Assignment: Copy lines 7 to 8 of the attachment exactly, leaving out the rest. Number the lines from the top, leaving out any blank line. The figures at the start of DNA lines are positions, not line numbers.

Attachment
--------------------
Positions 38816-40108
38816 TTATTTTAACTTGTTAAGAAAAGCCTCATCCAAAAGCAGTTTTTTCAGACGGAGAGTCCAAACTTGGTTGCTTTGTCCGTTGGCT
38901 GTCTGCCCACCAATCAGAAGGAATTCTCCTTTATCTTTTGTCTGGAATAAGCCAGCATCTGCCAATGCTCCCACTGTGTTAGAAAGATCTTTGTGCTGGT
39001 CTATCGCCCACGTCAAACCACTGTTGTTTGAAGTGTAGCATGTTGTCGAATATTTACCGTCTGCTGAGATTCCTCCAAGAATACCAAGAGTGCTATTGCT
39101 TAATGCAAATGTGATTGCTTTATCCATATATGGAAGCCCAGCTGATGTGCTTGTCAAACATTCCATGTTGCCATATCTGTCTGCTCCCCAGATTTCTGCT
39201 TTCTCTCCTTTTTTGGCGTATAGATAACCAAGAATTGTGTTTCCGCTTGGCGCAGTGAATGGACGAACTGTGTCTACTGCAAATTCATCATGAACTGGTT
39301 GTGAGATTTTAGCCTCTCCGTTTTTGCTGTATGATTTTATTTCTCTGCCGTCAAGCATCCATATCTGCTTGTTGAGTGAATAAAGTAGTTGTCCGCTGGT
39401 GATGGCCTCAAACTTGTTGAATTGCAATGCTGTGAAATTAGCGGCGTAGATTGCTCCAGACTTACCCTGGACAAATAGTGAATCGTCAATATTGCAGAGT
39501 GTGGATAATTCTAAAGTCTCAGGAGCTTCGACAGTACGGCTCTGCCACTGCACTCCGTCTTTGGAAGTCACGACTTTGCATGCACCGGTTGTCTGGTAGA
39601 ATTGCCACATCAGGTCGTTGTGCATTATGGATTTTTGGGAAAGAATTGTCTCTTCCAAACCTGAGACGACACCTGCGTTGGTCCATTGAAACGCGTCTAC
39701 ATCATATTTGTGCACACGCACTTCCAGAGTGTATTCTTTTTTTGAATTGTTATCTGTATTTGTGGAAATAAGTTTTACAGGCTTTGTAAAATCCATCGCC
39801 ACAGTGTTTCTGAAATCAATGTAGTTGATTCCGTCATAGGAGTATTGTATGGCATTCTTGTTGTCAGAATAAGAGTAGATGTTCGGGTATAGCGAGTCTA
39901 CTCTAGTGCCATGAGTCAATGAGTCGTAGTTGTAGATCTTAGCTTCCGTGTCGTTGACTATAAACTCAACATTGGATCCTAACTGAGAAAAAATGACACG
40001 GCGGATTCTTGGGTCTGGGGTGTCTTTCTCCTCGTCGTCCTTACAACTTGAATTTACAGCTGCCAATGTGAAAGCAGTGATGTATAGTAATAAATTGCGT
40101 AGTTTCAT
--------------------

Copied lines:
39301 GTGAGATTTTAGCCTCTCCGTTTTTGCTGTATGATTTTATTTCTCTGCCGTCAAGCATCCATATCTGCTTGTTGAGTGAATAAAGTAGTTGTCCGCTGGT
39401 GATGGCCTCAAACTTGTTGAATTGCAATGCTGTGAAATTAGCGGCGTAGATTGCTCCAGACTTACCCTGGACAAATAGTGAATCGTCAATATTGCAGAGT